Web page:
As it stands now hackers are a few steps ahead of antivirus makers and they are constantly tweaking their viruses so they can’t be detected. The newest types of viruses are suspected to be created by the Equation Group, one of the most sophisticated hacking groups ever known. These new viruses hide in your hard drives firmware and are undetectable. Antivirus maker Kaspersky commented on this in their Q&A doc on the Equation Group by stating, “We were able to recover two HDD firmware reprogramming modules from the EQUATIONDRUG and GRAYFISH platforms. The EQUATIONDRUG HDD firmware reprogramming module has version 3.0.1 while the GRAYFISH reprogramming module has version 4.2.0. These were compiled in 2010 and 2013, respectively, if we are to trust the PE timestamps” (http://25zbkz3k00wn2tp5092n6di7b5k.wpengine.netdna-cdn.com/files/2015/02/Equation_group_questions_and_answers.pdf).
Kaspersky went on to further speculate that there were clues that the U.S. N.S.A. was involved in the latest hard drive firmware virus and even suggested they had the cooperation of major hard drive makers like Western Digital, Seagate, Samsung, and Toshiba in order to get the code needed to write the virus. Any reasonable technologist would likely agree with this. Yet this decreases innovation and free competition and you know big money likely traded hands to make these deals happen. How can a big company now trust paying a technology company for security or services when they are just going to give it away to supposed governments here or elsewhere? More importantly, if one government has the ability to get into a tech companies data, then other more ill-intentioned governments and organizations can quickly learn how to do that as well and that is the real threat.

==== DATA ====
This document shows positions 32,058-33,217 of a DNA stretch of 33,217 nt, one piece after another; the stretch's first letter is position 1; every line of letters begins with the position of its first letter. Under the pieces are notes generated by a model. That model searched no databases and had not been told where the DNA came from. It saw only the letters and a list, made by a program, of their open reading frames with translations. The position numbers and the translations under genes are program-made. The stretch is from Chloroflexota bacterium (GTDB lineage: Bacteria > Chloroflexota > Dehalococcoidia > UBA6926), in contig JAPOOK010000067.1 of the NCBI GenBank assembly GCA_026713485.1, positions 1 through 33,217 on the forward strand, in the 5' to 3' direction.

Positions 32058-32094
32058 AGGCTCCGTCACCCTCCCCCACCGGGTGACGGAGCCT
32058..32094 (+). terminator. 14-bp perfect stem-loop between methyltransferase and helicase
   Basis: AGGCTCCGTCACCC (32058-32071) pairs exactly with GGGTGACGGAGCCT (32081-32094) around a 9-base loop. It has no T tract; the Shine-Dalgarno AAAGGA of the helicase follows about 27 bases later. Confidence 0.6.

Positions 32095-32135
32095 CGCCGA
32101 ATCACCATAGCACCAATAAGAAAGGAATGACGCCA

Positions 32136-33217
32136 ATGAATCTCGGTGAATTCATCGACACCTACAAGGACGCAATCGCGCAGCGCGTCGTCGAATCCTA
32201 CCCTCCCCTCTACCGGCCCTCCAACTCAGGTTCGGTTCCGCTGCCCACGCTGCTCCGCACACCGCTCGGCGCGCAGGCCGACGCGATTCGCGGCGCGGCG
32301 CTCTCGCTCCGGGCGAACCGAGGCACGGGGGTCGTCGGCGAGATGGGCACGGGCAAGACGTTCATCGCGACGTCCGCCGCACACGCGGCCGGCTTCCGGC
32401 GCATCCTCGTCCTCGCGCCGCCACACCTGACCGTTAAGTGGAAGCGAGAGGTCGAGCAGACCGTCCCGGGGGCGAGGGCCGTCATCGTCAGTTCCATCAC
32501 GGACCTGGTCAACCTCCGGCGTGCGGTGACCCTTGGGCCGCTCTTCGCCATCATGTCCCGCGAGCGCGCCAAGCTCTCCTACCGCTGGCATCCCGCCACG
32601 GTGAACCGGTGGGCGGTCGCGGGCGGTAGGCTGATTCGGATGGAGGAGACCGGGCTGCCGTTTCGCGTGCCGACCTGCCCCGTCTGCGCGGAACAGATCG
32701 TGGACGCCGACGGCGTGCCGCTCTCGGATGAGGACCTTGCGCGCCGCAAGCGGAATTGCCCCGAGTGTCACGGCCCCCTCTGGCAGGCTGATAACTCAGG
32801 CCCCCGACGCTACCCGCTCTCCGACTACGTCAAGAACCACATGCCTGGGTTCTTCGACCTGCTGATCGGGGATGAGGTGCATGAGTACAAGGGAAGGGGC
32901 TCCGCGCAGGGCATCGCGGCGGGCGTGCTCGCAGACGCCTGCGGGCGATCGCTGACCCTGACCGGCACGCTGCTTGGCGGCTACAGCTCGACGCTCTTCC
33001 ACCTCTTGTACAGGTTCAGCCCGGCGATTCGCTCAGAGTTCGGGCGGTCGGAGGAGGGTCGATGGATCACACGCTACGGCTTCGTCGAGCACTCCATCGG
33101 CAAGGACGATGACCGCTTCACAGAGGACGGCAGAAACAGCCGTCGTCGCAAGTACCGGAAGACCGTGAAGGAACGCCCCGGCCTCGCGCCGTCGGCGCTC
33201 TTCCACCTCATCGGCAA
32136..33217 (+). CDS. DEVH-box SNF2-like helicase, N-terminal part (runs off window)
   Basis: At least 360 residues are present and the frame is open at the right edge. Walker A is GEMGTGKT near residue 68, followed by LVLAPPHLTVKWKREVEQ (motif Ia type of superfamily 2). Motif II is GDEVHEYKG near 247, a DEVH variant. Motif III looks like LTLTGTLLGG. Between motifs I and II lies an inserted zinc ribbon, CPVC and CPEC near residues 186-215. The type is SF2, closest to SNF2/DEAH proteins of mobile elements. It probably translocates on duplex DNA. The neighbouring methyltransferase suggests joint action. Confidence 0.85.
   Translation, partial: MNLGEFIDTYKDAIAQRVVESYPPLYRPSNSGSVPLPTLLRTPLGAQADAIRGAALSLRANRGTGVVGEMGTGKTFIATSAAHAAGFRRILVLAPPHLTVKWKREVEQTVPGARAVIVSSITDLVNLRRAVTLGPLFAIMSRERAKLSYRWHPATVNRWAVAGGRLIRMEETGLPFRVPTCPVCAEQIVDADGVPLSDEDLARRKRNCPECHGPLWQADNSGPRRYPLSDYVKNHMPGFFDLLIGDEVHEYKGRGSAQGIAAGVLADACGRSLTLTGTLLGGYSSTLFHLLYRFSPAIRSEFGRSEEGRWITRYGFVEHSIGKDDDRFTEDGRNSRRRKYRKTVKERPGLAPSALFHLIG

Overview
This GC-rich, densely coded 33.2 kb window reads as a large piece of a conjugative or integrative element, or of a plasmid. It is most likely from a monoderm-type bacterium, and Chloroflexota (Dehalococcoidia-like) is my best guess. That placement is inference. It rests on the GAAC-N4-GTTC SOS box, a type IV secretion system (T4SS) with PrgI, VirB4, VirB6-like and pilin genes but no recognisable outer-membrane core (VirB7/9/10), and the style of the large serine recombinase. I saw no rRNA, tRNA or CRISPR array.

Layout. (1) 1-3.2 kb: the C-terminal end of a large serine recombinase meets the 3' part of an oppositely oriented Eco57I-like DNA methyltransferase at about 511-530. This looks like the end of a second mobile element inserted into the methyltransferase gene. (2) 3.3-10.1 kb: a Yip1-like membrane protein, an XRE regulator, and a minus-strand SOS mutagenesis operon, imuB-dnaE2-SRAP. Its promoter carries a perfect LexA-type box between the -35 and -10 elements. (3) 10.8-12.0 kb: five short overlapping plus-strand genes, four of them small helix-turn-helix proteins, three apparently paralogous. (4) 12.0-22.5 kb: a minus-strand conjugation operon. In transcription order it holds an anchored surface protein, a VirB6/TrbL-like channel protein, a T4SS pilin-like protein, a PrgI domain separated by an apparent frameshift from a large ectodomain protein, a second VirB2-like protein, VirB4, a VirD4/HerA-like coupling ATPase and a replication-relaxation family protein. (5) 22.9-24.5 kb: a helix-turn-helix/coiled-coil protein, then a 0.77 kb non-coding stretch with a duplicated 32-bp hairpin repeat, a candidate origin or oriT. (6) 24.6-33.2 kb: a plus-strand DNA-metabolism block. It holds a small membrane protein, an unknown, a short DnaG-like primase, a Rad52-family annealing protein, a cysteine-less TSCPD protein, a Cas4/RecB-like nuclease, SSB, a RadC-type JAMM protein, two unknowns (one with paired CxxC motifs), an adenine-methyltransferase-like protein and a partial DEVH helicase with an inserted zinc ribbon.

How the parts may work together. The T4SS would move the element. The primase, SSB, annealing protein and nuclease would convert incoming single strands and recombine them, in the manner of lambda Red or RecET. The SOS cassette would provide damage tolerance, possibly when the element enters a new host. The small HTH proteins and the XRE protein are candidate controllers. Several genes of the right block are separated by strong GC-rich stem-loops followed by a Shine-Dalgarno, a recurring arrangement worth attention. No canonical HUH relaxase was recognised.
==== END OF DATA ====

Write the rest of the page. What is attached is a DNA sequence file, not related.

If you want to hire me to speak at your next event or consult for your company on these and related topics please contact me.
In the holiday shopping rush of December 2013 Target (TGT), the 1,778 store middle market retailer, had one of the biggest data breaches in American business history. The breach apparently affected more than 70-100 million customers over 40 million cards (varying estimates exist) across all U.S. stores but excluded Target.com and stores in Canada.
The general consensus is that a HVAC contractor for Target, Fazio Mechanical Services, who had access to Target’s networks got their own networks hacked via an e-mail phishing attack, normally an elementary attack method; yet that attack installed malware that then got onto Target’s network and installed more malware that copied personal data from Target’s payment processing terminals when it was in the “working memory area” or “cache” of the software/system – that is before it gets encrypted to be sent to the bank to be authorized. This is part of the reason why it was not detected so fast and yes these hackers were smart.
Yet Target also did a bad job separating their networks and servers while they were trying to save money by having less networks and broader access for those who needed them. Yet I don’t see why an HVAC contractor would need to be so close to the networks that work the registers. This is simply poor design. I am sure the HVAC company could have done their job without access to the Target network. Let’s not hope they just wanted to upload HVAC reports and browse the network.
According to a recent Business Week article, “Target had a team of security specialists in Bangalore to monitor its computers around the clock. If Bangalore noticed anything suspicious, Target’s security operations center in Minneapolis would be notified. On Saturday, Nov. 30, the hackers had set their traps and had just one thing to do before starting the attack: plan the data’s escape route. As they uploaded exfiltration malware to move the stolen credit card numbers—first to staging points spread around the U.S. to cover their tracks, then into their computers in Russia—FireEye spotted them. Bangalore got an alert and flagged the security team in Minneapolis.” (http://www.businessweek.com/articles/2014-03-13/target-missed-alarms-in-epic-hack-of-credit-card-data)